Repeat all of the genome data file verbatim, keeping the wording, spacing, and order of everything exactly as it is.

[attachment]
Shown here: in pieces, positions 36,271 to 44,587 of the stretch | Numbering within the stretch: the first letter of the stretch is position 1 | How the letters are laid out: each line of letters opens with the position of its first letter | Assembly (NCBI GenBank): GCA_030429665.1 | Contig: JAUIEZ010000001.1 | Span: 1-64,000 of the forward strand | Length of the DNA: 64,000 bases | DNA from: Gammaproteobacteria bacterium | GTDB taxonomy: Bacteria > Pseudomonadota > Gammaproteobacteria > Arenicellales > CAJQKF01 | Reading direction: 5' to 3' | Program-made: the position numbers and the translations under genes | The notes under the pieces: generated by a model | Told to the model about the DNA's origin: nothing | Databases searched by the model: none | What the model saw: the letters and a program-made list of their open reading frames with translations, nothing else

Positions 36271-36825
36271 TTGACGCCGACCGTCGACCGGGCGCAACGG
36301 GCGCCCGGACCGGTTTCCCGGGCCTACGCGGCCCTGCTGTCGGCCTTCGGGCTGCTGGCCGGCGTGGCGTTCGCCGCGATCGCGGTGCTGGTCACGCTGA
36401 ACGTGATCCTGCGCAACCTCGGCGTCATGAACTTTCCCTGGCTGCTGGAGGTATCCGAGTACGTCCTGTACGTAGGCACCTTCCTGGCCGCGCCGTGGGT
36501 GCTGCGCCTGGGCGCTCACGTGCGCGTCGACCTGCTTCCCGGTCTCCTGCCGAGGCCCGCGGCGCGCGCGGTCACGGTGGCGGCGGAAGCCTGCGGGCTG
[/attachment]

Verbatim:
Shown here: in pieces, positions 36,271 to 44,587 of the stretch | Numbering within the stretch: the first letter of the stretch is position 1 | How the letters are laid out: each line of letters opens with the position of its first letter | Assembly (NCBI GenBank): GCA_030429665.1 | Contig: JAUIEZ010000001.1 | Span: 1-64,000 of the forward strand | Length of the DNA: 64,000 bases | DNA from: Gammaproteobacteria bacterium | GTDB taxonomy: Bacteria > Pseudomonadota > Gammaproteobacteria > Arenicellales > CAJQKF01 | Reading direction: 5' to 3' | Program-made: the position numbers and the translations under genes | The notes under the pieces: generated by a model | Told to the model about the DNA's origin: nothing | Databases searched by the model: none | What the model saw: the letters and a program-made list of their open reading frames with translations, nothing else

Positions 36271-36825
36271 TTGACGCCGACCGTCGACCGGGCGCAACGG
36301 GCGCCCGGACCGGTTTCCCGGGCCTACGCGGCCCTGCTGTCGGCCTTCGGGCTGCTGGCCGGCGTGGCGTTCGCCGCGATCGCGGTGCTGGTCACGCTGA
36401 ACGTGATCCTGCGCAACCTCGGCGTCATGAACTTTCCCTGGCTGCTGGAGGTATCCGAGTACGTCCTGTACGTAGGCACCTTCCTGGCCGCGCCGTGGGT
36501 GCTGCGCCTGGGCGCTCACGTGCGCGTCGACCTGCTTCCCGGTCTCCTGCCGAGGCCCGCGGCGCGCGCGGTCACGGTGGCGGCGGAAGCCTGCGGGCTG